Marc-Antoine Pérouse de Montclos

In Nigeria, the Islamic terrorism of Boko Haram raises a lot of questions about the political relationship between so-called "religious" violence and the state. At least three of them expose our confusions about islamization, conversion, radicalization and the politicization of religion, namely:
– Is it a religious uprising or a political contest for power?
– How does it express a social revolt?
– How indicative is it of a radicalization of the patterns of protest of the Muslims in Northern Nigeria?
A fieldwork study shows that Boko Haram is not so much political because it wants to reform the society, but mainly because it reveals the intrigues of a weak government and the fears of a nation in the making. Otherwise, the radicalization of Islam cannot be limited to terrorism and it is difficult to know if the movement is more extremist, fanatic and murderous than previous uprising like the one of Maitatsine in Kano in 1980. The capacity of Boko Haram to develop international connections and to challenge the state is not exceptional as such. Far from the clichés on a clash of civilizations between the North and the South, the specificity of the sect in Nigeria has more to do with its suicide attacks. Yet the terrorist evolution of Boko Haram was first and foremost caused by the brutality of the state repression, more than alleged contacts with an international jihadist movement.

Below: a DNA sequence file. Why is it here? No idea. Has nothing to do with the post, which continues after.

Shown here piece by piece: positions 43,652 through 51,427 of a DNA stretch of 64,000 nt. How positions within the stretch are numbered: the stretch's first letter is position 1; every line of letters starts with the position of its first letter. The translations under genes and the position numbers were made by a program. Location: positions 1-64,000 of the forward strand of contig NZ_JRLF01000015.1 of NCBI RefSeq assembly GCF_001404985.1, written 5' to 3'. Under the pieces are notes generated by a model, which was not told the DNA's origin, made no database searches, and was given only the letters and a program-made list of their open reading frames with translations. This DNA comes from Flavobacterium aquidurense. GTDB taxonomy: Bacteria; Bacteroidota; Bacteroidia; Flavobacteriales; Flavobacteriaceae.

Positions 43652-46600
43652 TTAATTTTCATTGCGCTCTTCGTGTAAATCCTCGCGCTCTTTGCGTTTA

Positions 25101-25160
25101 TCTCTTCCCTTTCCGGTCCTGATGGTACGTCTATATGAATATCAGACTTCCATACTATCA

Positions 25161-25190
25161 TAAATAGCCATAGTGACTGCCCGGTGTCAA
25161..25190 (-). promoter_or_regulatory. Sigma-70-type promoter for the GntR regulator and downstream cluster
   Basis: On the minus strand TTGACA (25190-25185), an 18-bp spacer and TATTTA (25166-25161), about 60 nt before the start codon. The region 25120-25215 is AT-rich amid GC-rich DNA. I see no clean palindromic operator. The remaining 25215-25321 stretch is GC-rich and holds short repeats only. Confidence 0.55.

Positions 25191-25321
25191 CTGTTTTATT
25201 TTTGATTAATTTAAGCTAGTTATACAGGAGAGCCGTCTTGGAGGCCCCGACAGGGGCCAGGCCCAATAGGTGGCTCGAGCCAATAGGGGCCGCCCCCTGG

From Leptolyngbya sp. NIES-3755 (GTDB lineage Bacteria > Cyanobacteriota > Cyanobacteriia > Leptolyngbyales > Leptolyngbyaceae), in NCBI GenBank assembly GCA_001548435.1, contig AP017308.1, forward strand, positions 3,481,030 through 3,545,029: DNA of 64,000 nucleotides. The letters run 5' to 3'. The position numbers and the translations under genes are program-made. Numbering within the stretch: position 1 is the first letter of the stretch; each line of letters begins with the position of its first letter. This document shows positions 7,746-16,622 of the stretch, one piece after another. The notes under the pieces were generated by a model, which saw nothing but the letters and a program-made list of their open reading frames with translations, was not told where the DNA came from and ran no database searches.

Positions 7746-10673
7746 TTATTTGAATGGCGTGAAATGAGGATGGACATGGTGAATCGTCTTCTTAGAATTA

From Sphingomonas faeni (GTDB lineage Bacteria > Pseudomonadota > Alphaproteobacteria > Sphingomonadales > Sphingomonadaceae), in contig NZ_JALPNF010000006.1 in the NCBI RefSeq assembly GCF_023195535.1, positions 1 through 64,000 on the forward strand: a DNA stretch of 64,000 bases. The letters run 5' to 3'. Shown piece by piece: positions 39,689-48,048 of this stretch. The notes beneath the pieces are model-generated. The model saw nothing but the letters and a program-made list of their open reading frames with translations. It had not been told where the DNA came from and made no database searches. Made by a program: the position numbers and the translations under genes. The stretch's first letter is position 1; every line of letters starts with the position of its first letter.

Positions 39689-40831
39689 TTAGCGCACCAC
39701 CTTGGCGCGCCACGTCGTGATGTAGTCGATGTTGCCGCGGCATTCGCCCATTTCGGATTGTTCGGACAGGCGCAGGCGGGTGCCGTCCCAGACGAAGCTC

Boris Samuel

In 2004 the government of Mauritania admitted that for the past ten years its national macroeconomic and financial data had been falsified. This admission revealed a small part of the fraudulent practices that took place during the Taya era which ended in 2005. But it also showed that the economic management of this "good student" had become ensnared in true "bureaucratic anarchy". Beginning in 2005, when the democratic transition should have enabled the public administration's house to be put in order, reforms were often motivated by a desire to improve the image of the regime and were thus less than effective. Then, following the elections of 2007, and in the midst of financial scandals, the government developed a technocratic approach which alienated the Mauritanian public who perceived a power vacuum. A new coup d'etat occurred during the summer of 2008. The "Rectification Movement" of general Abdel Aziz acquired legitimacy as a result of its fight against terrorism in Sahel. Employing populist rhetoric and adopting the moral high ground in the fight against rampant corruption, the Movement favored lax management of resources and tight, even authoritarian, control of public finances.